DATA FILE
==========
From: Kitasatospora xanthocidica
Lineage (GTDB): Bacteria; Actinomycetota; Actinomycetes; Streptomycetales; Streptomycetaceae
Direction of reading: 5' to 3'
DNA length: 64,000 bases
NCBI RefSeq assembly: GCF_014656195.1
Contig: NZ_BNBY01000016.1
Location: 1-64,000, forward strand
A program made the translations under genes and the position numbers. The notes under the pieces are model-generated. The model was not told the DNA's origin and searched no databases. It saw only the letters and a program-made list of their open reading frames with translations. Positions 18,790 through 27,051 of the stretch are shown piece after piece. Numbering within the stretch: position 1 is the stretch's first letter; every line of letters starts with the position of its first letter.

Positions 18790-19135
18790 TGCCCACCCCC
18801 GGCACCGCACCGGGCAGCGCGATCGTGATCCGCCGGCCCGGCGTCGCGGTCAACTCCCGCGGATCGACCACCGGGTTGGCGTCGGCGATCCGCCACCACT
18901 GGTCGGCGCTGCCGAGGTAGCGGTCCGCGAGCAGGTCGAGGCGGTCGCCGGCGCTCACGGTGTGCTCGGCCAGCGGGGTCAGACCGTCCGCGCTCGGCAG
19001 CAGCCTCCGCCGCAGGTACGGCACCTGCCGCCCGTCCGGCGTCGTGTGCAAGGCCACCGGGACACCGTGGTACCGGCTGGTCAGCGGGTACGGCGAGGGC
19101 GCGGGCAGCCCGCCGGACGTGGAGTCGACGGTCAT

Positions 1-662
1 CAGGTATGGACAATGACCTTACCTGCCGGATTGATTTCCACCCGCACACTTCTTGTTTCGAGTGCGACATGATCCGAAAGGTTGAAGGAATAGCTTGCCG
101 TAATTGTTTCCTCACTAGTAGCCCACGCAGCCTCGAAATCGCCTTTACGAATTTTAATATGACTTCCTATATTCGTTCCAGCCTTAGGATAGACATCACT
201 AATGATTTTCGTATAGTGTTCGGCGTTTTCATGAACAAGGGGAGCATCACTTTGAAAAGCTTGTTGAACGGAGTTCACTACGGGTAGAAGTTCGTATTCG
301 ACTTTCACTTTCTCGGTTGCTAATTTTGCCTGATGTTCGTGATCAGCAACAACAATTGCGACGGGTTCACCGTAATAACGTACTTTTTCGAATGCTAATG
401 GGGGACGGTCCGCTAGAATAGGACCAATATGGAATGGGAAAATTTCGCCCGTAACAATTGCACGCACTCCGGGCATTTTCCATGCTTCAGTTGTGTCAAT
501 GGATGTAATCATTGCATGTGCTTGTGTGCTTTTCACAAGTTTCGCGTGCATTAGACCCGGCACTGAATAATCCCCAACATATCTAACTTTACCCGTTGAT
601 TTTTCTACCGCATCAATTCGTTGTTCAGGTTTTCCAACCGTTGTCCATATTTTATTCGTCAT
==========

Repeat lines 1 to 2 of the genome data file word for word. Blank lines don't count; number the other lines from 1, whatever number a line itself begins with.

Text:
From: Kitasatospora xanthocidica
Lineage (GTDB): Bacteria; Actinomycetota; Actinomycetes; Streptomycetales; Streptomycetaceae